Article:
Courts

HFCs Phaseout: The U.S. Supreme Court also declined to review a decision by a lower court that struck down an EPA rule that phased out the use of hydroflurocarbons (HFCs). Environmentalists and two companies that manufacture HFC-replacements had appealed the case to the Supreme Court.

Grand Canyon: The U.S. Supreme Court declined to hear a case brought by mining interest groups challenging the Interior Department’s 2012 ban on uranium mining near the Grand Canyon. With this decision, an appeals court decision upholding the mining ban remains in place.

Canyons and Seamounts Monument: A federal judge rejected complaints from fishing groups and upheld former President Obama’s decision to protect the Canyons and Seamounts National Monument off the coast of New England.

States

Oregon: Governor Kate Brown (D) introduced legislation entitled the Oregon Environmental Protection Act that seeks to counterbalance the Trump administration’s environmental rollbacks. The bill prohibits the state from loosening air and water quality regulations that were in effect before the inauguration of President Trump. Brown is currently running for re-election.

International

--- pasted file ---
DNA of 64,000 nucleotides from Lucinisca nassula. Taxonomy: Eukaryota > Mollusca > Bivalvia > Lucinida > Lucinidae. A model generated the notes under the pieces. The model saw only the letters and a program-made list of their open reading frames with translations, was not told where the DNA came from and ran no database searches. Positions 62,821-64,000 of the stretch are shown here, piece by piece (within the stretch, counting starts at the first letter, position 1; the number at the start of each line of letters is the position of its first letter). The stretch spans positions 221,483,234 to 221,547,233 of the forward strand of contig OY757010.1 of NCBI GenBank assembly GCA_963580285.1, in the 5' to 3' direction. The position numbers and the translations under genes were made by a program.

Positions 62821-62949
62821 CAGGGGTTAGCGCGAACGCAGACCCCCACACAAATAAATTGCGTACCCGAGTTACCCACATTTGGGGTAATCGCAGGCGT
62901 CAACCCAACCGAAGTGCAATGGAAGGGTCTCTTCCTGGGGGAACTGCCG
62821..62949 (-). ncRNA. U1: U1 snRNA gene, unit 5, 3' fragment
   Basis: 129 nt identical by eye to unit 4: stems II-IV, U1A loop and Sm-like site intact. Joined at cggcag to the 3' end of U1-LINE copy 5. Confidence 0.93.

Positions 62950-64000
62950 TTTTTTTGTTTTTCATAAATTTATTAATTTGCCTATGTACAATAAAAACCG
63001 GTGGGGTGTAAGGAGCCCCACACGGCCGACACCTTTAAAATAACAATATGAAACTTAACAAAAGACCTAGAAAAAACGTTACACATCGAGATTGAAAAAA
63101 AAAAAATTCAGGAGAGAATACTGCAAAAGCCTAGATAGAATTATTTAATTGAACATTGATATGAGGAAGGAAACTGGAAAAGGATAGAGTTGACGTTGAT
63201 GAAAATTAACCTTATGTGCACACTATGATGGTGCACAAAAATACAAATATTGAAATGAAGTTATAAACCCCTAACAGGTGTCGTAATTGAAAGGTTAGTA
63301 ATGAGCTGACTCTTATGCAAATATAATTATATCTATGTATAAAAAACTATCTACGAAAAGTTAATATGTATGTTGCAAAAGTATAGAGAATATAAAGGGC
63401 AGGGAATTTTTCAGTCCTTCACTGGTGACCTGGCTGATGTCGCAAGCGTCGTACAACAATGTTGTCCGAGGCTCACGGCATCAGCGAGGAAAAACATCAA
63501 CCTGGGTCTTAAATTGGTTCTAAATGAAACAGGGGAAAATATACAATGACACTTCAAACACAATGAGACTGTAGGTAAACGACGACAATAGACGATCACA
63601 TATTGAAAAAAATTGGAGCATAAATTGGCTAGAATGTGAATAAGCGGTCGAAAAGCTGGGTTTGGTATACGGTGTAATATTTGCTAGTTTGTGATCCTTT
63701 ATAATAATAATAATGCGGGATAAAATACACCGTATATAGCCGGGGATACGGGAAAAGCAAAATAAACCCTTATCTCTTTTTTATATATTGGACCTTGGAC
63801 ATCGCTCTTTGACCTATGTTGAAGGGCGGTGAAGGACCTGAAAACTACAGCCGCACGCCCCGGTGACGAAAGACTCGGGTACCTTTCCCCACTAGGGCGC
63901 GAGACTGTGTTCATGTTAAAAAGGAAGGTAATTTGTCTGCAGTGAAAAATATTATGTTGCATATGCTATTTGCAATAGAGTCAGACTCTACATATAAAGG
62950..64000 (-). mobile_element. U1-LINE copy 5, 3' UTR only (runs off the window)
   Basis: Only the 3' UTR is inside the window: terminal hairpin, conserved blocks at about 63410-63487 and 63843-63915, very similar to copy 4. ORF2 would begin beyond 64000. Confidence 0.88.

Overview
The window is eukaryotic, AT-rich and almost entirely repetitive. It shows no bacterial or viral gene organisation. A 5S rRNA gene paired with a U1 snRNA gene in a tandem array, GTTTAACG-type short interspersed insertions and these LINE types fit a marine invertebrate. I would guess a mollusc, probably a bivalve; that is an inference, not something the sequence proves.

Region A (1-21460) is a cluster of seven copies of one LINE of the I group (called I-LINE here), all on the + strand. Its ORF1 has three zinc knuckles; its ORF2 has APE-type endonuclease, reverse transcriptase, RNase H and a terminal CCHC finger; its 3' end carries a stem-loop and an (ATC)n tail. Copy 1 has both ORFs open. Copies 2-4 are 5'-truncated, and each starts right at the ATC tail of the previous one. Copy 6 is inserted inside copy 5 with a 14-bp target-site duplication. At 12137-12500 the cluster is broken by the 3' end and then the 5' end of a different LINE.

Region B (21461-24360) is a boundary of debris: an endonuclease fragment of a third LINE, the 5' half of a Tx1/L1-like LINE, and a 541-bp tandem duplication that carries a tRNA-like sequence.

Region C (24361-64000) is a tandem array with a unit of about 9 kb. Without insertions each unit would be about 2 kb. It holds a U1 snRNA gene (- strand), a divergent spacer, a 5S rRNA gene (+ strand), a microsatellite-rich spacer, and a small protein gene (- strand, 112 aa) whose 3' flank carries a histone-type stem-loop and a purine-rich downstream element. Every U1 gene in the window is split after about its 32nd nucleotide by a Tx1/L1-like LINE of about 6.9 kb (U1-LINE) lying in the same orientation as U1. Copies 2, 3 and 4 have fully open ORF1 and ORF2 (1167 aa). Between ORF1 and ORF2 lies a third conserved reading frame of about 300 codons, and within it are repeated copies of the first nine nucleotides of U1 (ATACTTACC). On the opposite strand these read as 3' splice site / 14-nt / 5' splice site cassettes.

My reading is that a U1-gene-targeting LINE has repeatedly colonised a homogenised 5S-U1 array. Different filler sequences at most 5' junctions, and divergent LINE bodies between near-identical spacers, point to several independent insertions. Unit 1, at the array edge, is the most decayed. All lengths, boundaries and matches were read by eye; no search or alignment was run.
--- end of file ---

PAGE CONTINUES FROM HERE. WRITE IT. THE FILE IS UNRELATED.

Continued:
‘Dire’ Report on Climate Change: The International Panel on Climate Change released a new report concluding that absent unprecedented actions to slow greenhouse gas emissions, the atmosphere will warm to 2.7-degrees Fahrenheit above preindustrial levels by 2040. The report finds that the earth is warming faster than previously predicted and a 2.7-degrees F temperature increase will result in widespread flooding, droughts andpoverty.

Arctic Fishing: Representatives of nine countries, including the U.S. and Canada, and the EU signed a moratorium prohibiting commercial fishing in the Arctic Ocean. There is currently no commercial fishing in the Arctic, but companies are considering fishing in the area as viable because of ice melt caused by the warming climate that eases ship navigation. The moratorium is in effect for the next five years and the agreement includes a scientific monitoring program to establish a baseline understanding of the Arctic’s marine ecosystem. The results of the monitoring program will be used to determine whether to extend to the moratorium.

Scientific Community


Harrassment Bill: Rep. Eddie Bernice Johnson, ranking member of the House Science, Space and Technology Committee, introduced the Combating Sexual Harassment in Science Act of 2018 (H.R. 7031), which would research efforts to better understand the causes and consequences of sexual harassment affecting individuals in the scientific, technical, engineering, and mathematics workforce, including students and trainees. The legislation, if enacted into law, would establish an interagency working group to coordinate federal science agency efforts to reduce the prevalence of sexual harassment involving grant personnel to be chaired by the Director of the Office of Science and Technology (OSTP). The National Academies would be tasked with updating its ”On Being a Scientist: A Guide to Responsible Conduct in Research,” and reporting its findings to the House Science Committee.